Monday, August 7, 2017

What are some interview questions for a general manager of a hotel?

So, you want to run one of our hotels?
This is a question that I took my time answering because I wanted to 'finish' it. But I'm never going to 'finish' it. Even if I could give you an exhaustive list, anyone who approached interviewing applicants for hotel manager accountabilities intelligently and responsibly would keep changing it or adding to it.
(I don't want you to have an exhaustive list, anyway -- I don’t like people ‘gaming’ my interviews, and giving up an exhaustive list would be like posting the 'right' answers in advance for those who'd want to access them.)
I'll add more as I have time and opportunity.
Pic #1 - Job Interview Tips
Frankly, I think the whole model of job seeking, resume-writing, and interviewing that prevails, is a sick game to begin with (it rewards, and even reinforces and encourages, inauthenticity; and penalizes honest applicants), but unfortunately, we're stuck with it -- like Sir Winston Churchill said of democracy and its well-known dysfunctions, no one's ever been able to come up with a different way of doing it that works even that well.
That's why I try to come up with questions that are not so easy, for people who want to tell me what I want to hear, hoping to manipulate the outcome in their favor, to anticipate the 'correct' answers to. It’s also why a short class in listening and re-creation, the way the Landmark Introduction Leaders’ Program trains people in doing it, is something that I try to give most people that I have doing any interviewing for anything more than a low-level hourly employee.

What is the difference between a 'guest relations officer' and a 'guest service provider' in a five star hotel?

Ask the hotel chain who has those titles posted on their job board.

Employers define their needs, they divide up the work that needs doing to meet those needs into individual jobs, they define those jobs and the accountabilities that go with each . . . and they dream up the titles for them. And you do have some very dreamy people in this business.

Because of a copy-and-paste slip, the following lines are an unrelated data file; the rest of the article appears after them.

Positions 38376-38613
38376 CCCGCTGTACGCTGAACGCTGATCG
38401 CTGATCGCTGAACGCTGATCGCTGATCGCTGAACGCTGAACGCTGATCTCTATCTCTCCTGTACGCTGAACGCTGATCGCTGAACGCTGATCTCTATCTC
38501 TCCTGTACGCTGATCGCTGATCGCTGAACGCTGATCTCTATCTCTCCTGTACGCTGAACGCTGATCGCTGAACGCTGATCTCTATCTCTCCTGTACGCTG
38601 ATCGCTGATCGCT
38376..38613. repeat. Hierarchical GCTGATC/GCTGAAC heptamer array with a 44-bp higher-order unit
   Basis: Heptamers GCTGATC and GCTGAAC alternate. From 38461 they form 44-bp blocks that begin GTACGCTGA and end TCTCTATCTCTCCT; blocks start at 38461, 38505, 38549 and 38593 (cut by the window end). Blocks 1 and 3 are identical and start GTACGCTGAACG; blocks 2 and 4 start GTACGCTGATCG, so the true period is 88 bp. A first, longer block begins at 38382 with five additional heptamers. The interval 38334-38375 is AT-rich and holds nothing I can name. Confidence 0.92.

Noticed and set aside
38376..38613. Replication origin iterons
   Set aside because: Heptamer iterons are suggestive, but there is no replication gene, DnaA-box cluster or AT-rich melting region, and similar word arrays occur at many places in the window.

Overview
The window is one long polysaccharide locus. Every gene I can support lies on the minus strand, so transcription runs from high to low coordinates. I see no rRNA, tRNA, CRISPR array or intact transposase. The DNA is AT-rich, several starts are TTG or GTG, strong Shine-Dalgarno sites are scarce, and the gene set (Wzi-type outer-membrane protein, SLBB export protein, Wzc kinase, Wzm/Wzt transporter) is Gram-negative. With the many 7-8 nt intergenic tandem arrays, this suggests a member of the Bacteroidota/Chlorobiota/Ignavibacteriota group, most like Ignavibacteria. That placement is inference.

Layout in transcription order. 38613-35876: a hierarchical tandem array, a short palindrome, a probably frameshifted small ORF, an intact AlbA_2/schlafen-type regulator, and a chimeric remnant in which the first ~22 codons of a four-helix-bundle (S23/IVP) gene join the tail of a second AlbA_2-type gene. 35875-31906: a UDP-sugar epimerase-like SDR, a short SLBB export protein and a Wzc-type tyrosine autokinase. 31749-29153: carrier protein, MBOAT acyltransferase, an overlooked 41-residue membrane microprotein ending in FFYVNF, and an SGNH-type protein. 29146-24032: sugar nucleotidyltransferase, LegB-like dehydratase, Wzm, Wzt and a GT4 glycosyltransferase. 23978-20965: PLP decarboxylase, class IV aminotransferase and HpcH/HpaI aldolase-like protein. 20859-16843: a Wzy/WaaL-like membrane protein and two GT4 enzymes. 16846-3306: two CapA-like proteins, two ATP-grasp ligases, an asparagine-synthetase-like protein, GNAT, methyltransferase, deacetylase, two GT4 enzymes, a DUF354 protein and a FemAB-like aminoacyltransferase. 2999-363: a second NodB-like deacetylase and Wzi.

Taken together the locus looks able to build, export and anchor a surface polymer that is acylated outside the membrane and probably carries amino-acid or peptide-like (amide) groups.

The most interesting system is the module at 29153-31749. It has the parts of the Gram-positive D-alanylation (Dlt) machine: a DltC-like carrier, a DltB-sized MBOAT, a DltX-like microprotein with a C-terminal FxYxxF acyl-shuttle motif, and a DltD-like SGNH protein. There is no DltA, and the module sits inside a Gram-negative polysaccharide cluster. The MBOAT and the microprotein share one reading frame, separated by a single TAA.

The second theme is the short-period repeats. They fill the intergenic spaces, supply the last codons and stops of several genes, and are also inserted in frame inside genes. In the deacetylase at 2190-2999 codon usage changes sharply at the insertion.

Image result for job titles

That's why W Hotels is always looking for “Go anywhere, do anything” people -- that's an actual job title. This past month, a Hilton Garden Inn near where I live was advertising for “Happy Morning People” to serve breakfast. A desk clerk can be a “guest services agent”, a “guest services representative”, a “host” or “hostess” (a breakfast server can also be a “host” or “hostess”), the list goes on and it's not standardized for every hotel. Even Walmart refers to its employees as “associates”, as though being a low paid hourly “associate” at a high-pressure job adds dignity to it when you have to apply for food stamps to feed your kids because you can't do it on what they pay you.

Friday, June 9, 2017

Should hotels and accommodation providers get together to create their own booking portal?

Like Room Key? It’s been done already, and it’s a failure.

Image result for roomkey

Room Key was launched by a consortium of hotel chains who wanted to light off a collective response to, and re-capture guest referrals from, online travel agencies like Expedia and Travelocity.

Only one teeny-weeny problem: the OTAs were already filling the demand for hotel room bookings via online travel agencies. Customers wanted to compare rates, and hotel features, at their destination side by side, and the online travel agencies were enabling that, and had first mover advantage, and the customers didn’t need Room Key in order to do it.

Thursday, May 25, 2017

Hotel for sale: Motel 6, Greensboro, N. C.

Image result for motel 6 greensboro nc

Property offering

MOTEL 6 (former Landmark Inn)
GREENSBORO, N. C.  27406

Listing broker: Vinit Mody, MTEL Consultants, via Loopnet

TripAdvisor reviews: Bubble score 1.5

Property website:

The facility: